2.05pm time to start the warm up, race isn't until 3.05 but their is call procedure 20mins before the race. I do a full warm up before going into the call room as the starting area is very muddy by now and won't be good for running. We get our number for the front of our vest in the call room as these contain a timing chip in them so that lap times and finishing position can be easily recorded. 10mins to go and we go out onto the course - the mud is worse than I thought - I dare not stand still for too long for fear of my shoes being sucked off - I have taped them round my feet to be safe! 2mins to go... I remove my last item of clothing covering my competition kit and throw it over to Nick, we line up in the pen as agreed, less than a minute to go we all start finding a good foot hold and await the starting gun. Its very sticky mud in the pens and I realise that I need to stand on my toes otherwise my feet start sinking further into the mud, Scott Overall (6th team member) gives us a count down to the starting gun -I presume that he can see the clock. The guns goes and everyone fires out of the starting pens, the 85 other sets of elbow along with a tight left turn only a 100m into the race means keeping your wits about you but soon enough I feel settled into the race. I manage to hold a consistant position of between 18th to 26th throughout most of the race and find that other than a couple of especially soft sections that underfoot conditions aren't too bad on the rest of the course. The course is definately challenging though and 15mm spikes were the right choice! The crowd support is excellent and there are many British supporters lining the course who have travelled to watch. During the last lap I hear some instructions from Mick - one of the GB coaches about my position and I manage to muster up one last effort over the last 400m or so passing 2 or 3 athletes in the process. (I hear later that Mick has been shouting a lot of feedback during the race and most of the content isn't the sort that can be repeated!)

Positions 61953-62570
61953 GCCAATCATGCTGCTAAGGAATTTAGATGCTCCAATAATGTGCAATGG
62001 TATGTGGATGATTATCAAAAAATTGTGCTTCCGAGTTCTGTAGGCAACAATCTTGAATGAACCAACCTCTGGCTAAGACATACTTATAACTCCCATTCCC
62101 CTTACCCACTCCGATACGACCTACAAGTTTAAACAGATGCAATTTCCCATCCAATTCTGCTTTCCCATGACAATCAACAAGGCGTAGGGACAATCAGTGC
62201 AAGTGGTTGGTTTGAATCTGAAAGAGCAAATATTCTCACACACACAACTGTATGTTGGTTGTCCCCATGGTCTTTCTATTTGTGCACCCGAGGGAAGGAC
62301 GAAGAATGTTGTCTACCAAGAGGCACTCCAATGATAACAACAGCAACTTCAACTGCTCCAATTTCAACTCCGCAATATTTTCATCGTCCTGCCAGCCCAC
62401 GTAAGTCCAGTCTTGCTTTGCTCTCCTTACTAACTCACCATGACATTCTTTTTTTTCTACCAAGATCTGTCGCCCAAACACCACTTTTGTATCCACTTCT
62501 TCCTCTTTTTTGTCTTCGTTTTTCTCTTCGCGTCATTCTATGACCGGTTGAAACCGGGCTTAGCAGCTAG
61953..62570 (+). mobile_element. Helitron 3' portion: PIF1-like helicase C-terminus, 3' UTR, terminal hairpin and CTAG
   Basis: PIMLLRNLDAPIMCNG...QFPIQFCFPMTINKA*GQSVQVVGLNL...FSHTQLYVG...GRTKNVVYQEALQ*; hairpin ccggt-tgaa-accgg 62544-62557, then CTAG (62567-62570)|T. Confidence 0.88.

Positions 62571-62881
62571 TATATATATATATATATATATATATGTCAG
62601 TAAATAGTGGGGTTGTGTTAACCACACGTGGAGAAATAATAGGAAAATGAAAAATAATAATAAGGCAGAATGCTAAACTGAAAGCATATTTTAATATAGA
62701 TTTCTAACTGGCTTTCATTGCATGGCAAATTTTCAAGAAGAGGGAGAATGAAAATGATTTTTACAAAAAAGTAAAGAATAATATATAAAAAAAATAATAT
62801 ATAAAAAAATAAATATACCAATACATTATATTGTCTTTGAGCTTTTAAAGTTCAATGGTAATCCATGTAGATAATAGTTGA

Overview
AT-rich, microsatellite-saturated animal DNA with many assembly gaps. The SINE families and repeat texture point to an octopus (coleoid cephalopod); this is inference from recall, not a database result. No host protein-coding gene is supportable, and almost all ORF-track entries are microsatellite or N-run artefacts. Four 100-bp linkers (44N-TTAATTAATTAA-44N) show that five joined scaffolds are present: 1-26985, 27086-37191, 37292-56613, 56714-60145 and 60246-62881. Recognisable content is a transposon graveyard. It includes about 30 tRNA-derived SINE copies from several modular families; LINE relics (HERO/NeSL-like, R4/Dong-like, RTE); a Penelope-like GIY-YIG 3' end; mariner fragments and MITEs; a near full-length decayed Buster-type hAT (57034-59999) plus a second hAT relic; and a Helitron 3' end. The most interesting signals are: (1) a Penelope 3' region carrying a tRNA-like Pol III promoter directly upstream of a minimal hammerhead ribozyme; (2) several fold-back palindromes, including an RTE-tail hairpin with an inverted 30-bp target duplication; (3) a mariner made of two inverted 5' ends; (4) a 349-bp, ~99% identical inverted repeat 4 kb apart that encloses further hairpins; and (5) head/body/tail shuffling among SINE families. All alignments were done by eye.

I cross the line and my hands drop to my knees, I know I've given it my all thats for sure after what feels like an age I stagger over into the mixed zone where we find our kit waiting us. On the way through there is TV showing the race and the results, the team scores come up... 3rd Great Britain! Fantastic, suddenly the tiredness disappears and I feel great! I see the my other team members and pass on the good news! We don't have long to celebrate though before being advised to get our team kit on and ushered back outside to the rostrum. Its a great feeling and a moment I'm unlikely to forget standing up there, although I nearly fall off the back of podium as we try to squeeze the 6th team members on there! After a cool down and a bus back to hotel and a shower and change we have a team meeting. Each coach stands up and makes a short speak about their team and the team as a whole, one gets quite emotional he has been on the team for 20years as a coach, its quite moving. As it's my debut I get a mention and a gift to commemorate it. For the first time in a while I have a couple of drinks that night!